A priest prepares to distribute Communion during Mass in Washington. By receiving the Eucharist at Mass, Christians are given Christ's same spirit and a taste of eternal life, Pope Francis said Aug. 19, 2018, during the Angelus. (CNS/Bob Roller)
At a recent meeting of the pastoral council of the Paulist Center in Boston, we wondered how our church community could be helpful to people struggling to stay Catholic.
Someone suggested we look for a Meetup.com group of people in that circumstance. Finding none, we started one: Boston Area Catholics Struggling to Stay Catholic.
We've met twice now — 14 of us in December and 18 of us earlier this month — and plan to go on meeting as long as we find the gatherings useful. Most helpful to me has been hearing the strategies others are using to reconcile their attachment to the church with their deep differences with much of its leadership.
As interested as I've been in the recent run of stories of those who have decided to leave the church — or stick with it — I was surprised to discover how enlightening it could be to switch the paradigm: Instead of turning over the reasons for staying or going, we could explore the how of remaining Catholic.
At the most recent meeting, someone recalled the dual role for Catholics proposed by the Irish priest, Diarmuid O'Murchu: hospice worker and midwife.
Having been bedside for both the birth and death of loved ones, I found the analogy daunting. Hospice workers must steel themselves to impending death without sacrificing the extraordinary care and compassion required when time draws short. Midwives have always struck me as especially courageous, stepping in to assist at one of life's most frightening, painful and joyous moments.
The unusual combination of roles seems to fit those of us enmeshed in a church in obvious decline at the same time we're hoping to create something new and sustainable.
Someone else at the meeting mentioned the inspiration they draw from Catholics like Dorothy Day and Jesuit Fr. Daniel Berrigan, prophets whose witness often conflicted sharply with the practices of the institutional church if not its teachings. And then it hit me! Living the way they did, standing for what they did, was exactly how they stayed Catholic.
Undergirding much of the discussion was a resolve to be heard — heard without regard to lay or clerical status — in decisions shaping the life of the church.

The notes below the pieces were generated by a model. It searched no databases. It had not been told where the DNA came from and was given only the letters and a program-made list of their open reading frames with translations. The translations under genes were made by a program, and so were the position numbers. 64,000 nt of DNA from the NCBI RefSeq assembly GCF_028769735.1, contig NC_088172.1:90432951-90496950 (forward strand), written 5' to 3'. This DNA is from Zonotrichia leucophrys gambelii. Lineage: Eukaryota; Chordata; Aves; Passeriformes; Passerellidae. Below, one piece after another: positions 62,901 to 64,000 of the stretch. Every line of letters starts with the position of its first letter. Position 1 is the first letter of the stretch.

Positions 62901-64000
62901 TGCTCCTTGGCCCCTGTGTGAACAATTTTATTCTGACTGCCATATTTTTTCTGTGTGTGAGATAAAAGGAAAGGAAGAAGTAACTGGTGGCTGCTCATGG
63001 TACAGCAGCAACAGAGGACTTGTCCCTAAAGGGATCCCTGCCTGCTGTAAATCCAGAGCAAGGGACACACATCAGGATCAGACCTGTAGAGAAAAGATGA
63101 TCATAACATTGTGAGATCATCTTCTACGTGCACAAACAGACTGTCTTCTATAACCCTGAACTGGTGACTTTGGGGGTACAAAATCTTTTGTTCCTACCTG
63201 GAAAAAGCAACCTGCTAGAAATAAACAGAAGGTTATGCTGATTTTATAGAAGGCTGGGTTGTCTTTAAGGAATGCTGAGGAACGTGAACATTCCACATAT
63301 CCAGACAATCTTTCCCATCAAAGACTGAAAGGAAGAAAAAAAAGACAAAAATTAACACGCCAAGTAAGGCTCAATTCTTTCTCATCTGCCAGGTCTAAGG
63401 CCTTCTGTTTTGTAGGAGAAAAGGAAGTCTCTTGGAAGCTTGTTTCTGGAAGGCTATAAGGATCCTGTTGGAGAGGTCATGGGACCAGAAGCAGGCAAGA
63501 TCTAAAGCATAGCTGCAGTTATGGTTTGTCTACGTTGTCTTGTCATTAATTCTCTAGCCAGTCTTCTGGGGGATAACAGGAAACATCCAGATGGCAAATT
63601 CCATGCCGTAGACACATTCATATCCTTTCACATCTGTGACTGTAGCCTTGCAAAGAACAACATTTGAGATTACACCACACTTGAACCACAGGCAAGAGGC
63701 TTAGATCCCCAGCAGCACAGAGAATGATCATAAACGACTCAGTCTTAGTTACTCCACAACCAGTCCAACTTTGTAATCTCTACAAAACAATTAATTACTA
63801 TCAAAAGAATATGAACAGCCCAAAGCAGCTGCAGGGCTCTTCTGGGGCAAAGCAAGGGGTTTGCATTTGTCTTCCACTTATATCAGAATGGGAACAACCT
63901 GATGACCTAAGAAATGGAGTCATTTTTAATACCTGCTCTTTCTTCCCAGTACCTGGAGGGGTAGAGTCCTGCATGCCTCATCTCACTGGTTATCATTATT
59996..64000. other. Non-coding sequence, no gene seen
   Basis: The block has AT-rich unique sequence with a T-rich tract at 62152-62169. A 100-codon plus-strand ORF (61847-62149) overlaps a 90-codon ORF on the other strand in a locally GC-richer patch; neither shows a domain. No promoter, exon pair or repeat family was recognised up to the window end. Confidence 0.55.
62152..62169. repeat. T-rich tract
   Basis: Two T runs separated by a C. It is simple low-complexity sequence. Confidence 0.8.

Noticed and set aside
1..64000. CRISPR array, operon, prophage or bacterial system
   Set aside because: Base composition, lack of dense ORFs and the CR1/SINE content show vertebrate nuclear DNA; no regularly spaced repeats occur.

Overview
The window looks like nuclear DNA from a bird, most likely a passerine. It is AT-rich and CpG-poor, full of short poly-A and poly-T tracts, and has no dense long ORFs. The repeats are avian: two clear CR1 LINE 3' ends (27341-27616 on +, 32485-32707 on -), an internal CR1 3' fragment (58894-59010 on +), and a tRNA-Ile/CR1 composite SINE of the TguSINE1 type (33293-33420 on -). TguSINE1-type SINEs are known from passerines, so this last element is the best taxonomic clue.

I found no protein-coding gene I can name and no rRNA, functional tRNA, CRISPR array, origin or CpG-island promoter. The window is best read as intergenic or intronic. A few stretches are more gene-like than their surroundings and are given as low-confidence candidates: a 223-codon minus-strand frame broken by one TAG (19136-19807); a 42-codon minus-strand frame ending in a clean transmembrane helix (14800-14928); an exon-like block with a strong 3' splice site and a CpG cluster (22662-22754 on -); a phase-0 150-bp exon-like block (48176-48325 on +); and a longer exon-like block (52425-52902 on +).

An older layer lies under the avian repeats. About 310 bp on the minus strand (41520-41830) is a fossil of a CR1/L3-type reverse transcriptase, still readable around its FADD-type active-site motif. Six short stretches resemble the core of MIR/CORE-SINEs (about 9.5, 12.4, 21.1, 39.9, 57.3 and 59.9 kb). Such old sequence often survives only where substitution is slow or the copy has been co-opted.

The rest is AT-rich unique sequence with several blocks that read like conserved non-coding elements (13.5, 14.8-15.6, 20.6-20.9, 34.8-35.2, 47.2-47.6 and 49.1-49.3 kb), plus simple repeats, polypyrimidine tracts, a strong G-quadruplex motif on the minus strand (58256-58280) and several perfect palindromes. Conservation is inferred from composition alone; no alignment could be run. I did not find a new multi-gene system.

Last week, the president of the Paulist Fathers held a listening session at the center to discuss the order's handling of issues involving clergy misconduct. Some time into the session, Hillary Doolittle, a member of the center's young adult group, offered a suggestion aimed at improving Paulist decision-making. Pointing out that the order's leadership group is made up of three ordained men, she suggested adding a layperson.
Such a move would require amending the order's constitution, not to mention Vatican approval. Who knows whether it will even make it past the idea stage?
Nonetheless, I drew energy from Hillary's common sense suggestion. The response — wherever it falls along the scale from silence to adoption — will tell us something about where the church is headed.
I had a similar reaction to the remarkable essay, "Gay Priests and the Lives They No Longer Want to Hide," that Andrew Sullivan published in New York Magazine this month. He proposes a next step for the church as stunning in its simplicity as it is in its wisdom: Encourage gay priests to come out of the closet and support them when they do.
That Rome is unlikely to go along anytime soon does not diminish the power of such words to foreshadow a Catholic church that, one way or another, will one day be born.
Perhaps the most unusual strategy to emerge from our Struggling Catholics meeting was the idea of "a Catholic who goes to church in another building."
The idea — Catholics who continue to identify as such while attending other Christian churches — struck me as a coping mechanism that may turn out to be an increasingly important option for those of us seeking how to stay Catholic.
The idea reminded me of my friend Joe Radelet, a former seminarian and one of the most committed Catholics I know. These days, Joe and his wife, Sharon, are active participants in services "patterned on the Catholic Mass, yet often draw(ing) from other religious traditions" at Living Beatitudes Community in Dayton. "Women and men," the church declares on its website, "play equal roles in all aspects of our services, which include weddings, funerals, and anointing of the sick."
Maybe someday, with the help of hospice workers and midwives like Hillary and Andrew and Joe and Sharon, Catholic churches will be able to make the same claim.
[Bill Mitchell is a former NCR board member who serves on the pastoral council of the Paulist Center in Boston. He can be reached at email@example.com.]